Responsible organizations and opinion makers should give due thought to  PM’s package, and not try to trivialize it in a fit of anger, howsoever justifiable, especially when he has generously left open the option of revision, amendments and improvements open.  It is a matter of the future of an entire historical community; a matter of far reaching consequences.  Nations have to think of millennia and not of decades even when passing through a phase of deep depression and agony. Outright rejection is not the way of addressing serious issues like the one we are faced with. We need to talk, to point out, to argue, to convince and to get things done. By rejecting the package we give our destiny in the hands of those who have little or no concern with it. Let us be our masters and let us shape our destiny with our own hands.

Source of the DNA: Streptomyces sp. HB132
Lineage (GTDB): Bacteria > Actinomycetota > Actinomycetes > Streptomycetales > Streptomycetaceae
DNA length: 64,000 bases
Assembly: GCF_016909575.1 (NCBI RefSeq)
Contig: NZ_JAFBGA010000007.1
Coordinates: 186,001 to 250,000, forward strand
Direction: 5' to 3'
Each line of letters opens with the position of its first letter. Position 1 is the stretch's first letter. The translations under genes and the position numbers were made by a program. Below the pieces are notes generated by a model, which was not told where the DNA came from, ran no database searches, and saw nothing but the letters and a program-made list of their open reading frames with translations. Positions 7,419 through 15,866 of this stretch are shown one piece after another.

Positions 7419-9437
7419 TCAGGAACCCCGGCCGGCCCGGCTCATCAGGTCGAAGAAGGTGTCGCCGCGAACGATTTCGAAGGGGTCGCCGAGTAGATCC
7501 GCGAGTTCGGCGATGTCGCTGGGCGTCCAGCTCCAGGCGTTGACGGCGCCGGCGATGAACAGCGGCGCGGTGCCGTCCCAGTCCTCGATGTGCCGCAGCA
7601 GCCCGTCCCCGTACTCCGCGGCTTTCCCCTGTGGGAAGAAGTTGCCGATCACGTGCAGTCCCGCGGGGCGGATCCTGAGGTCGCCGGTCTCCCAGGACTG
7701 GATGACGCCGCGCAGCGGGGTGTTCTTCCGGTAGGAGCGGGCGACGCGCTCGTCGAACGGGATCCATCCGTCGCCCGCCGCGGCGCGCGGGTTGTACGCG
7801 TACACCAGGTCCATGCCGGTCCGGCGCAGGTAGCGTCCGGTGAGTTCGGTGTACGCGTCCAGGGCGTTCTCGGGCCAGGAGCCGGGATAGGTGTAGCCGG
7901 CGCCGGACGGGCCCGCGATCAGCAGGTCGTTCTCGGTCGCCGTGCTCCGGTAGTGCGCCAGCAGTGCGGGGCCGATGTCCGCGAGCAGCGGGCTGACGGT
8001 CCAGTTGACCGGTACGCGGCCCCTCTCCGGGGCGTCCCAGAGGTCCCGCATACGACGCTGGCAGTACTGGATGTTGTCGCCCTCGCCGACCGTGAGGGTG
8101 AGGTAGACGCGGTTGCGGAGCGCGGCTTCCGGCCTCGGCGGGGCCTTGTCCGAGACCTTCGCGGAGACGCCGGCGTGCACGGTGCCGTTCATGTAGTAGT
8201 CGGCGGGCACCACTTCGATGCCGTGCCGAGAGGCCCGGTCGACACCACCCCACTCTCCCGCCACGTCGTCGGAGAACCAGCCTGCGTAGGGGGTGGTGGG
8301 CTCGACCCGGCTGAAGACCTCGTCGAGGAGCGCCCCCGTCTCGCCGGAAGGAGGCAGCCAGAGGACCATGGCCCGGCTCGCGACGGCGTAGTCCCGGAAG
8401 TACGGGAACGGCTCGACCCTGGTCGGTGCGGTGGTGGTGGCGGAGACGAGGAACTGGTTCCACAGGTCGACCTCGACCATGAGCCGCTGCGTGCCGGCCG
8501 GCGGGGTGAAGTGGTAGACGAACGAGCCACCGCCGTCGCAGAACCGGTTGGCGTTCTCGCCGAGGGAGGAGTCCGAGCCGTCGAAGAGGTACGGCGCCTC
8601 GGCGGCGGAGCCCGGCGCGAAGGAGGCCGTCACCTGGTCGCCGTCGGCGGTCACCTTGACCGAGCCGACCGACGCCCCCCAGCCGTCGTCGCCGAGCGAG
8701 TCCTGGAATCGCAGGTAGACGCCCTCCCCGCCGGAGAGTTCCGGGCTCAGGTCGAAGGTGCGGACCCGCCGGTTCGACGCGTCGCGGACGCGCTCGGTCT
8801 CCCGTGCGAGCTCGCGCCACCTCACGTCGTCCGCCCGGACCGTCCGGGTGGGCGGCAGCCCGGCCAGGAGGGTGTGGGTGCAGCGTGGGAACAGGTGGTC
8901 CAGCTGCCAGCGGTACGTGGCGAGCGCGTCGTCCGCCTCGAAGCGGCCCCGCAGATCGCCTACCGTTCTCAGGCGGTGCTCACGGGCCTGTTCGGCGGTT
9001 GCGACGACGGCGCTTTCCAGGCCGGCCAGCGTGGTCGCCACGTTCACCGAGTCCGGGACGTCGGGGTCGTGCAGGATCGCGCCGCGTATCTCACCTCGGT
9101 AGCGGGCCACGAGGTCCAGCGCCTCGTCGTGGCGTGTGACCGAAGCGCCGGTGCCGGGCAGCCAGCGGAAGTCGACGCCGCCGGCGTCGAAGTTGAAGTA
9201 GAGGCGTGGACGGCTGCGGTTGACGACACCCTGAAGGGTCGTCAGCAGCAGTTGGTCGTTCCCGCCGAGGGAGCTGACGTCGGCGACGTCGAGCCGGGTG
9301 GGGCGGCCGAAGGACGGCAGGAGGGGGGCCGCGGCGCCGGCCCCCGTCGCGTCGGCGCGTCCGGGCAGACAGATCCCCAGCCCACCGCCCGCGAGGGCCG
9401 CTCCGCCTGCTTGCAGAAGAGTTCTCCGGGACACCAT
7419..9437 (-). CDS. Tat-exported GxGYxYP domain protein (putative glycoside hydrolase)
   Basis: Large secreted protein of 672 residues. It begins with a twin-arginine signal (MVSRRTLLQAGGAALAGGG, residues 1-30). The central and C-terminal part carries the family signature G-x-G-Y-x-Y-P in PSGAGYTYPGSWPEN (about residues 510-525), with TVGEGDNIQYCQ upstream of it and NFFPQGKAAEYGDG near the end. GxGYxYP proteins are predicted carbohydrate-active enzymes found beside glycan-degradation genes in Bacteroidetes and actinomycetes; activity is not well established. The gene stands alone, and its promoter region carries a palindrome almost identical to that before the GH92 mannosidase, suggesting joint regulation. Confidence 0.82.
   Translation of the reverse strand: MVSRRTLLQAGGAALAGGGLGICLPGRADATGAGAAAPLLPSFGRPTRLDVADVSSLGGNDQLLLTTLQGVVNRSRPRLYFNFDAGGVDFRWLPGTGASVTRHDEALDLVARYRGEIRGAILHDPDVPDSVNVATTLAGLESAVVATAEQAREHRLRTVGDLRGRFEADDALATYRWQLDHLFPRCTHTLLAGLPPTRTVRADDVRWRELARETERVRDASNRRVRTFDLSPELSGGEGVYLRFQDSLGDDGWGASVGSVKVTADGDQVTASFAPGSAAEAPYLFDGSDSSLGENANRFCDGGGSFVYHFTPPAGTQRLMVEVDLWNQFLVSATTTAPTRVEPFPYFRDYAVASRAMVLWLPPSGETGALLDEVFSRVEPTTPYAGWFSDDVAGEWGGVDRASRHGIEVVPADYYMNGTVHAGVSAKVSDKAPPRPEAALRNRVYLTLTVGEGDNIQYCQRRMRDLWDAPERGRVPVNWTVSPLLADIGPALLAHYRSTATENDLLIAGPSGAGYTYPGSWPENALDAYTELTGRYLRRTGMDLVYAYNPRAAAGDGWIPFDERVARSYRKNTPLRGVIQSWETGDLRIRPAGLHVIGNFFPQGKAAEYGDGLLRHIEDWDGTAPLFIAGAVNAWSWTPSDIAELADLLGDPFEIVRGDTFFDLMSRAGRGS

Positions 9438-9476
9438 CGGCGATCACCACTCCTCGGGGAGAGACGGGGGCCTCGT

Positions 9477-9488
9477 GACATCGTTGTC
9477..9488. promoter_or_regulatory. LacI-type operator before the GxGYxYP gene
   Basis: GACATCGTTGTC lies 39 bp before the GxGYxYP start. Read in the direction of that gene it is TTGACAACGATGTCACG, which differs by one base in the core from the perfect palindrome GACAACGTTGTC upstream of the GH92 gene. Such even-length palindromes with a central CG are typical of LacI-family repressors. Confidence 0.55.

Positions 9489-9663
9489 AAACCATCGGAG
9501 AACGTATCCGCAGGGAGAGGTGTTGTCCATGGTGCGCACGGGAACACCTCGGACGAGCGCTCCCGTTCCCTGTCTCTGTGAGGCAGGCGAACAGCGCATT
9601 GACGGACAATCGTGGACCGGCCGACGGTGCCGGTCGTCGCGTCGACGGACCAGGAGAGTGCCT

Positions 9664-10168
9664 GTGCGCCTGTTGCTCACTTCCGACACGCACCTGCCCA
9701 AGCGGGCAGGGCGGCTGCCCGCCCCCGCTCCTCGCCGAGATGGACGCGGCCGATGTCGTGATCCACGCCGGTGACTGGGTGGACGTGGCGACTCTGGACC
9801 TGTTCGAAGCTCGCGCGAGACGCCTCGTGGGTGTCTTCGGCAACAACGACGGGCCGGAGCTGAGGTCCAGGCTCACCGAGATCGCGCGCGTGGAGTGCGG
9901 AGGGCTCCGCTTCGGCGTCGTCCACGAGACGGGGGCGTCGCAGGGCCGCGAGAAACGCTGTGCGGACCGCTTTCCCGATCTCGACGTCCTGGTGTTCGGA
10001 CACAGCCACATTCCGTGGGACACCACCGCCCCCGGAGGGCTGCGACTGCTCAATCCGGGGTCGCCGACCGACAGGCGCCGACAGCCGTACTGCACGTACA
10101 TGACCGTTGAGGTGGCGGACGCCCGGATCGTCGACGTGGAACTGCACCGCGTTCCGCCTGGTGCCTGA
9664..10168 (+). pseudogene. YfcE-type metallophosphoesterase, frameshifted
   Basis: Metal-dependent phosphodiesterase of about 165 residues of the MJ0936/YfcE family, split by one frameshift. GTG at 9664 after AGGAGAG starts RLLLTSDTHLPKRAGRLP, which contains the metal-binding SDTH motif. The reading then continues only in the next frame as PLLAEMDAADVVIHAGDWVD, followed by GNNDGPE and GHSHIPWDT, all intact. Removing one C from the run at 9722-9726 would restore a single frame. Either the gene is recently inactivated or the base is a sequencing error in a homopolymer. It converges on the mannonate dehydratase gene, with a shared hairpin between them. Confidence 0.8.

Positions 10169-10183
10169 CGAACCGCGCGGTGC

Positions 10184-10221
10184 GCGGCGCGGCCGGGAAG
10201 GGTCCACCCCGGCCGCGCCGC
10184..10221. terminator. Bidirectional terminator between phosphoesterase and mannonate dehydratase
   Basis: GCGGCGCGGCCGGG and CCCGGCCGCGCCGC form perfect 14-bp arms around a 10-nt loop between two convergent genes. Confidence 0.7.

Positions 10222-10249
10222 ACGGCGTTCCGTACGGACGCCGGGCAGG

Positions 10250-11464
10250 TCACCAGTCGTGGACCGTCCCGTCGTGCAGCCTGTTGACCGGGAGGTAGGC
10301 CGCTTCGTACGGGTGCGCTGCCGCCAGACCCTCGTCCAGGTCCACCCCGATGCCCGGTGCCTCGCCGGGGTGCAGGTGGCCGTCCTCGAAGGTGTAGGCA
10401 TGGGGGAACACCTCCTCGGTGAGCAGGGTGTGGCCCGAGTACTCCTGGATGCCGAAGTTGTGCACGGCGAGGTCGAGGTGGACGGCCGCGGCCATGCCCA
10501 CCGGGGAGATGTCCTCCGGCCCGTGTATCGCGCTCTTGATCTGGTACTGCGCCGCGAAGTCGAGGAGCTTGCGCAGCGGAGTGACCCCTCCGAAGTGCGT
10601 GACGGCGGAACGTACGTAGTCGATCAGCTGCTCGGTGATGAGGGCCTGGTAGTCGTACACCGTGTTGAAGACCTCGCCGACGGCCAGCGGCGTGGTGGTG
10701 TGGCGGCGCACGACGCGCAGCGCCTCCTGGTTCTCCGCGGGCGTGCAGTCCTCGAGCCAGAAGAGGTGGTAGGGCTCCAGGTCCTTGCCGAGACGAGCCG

The End.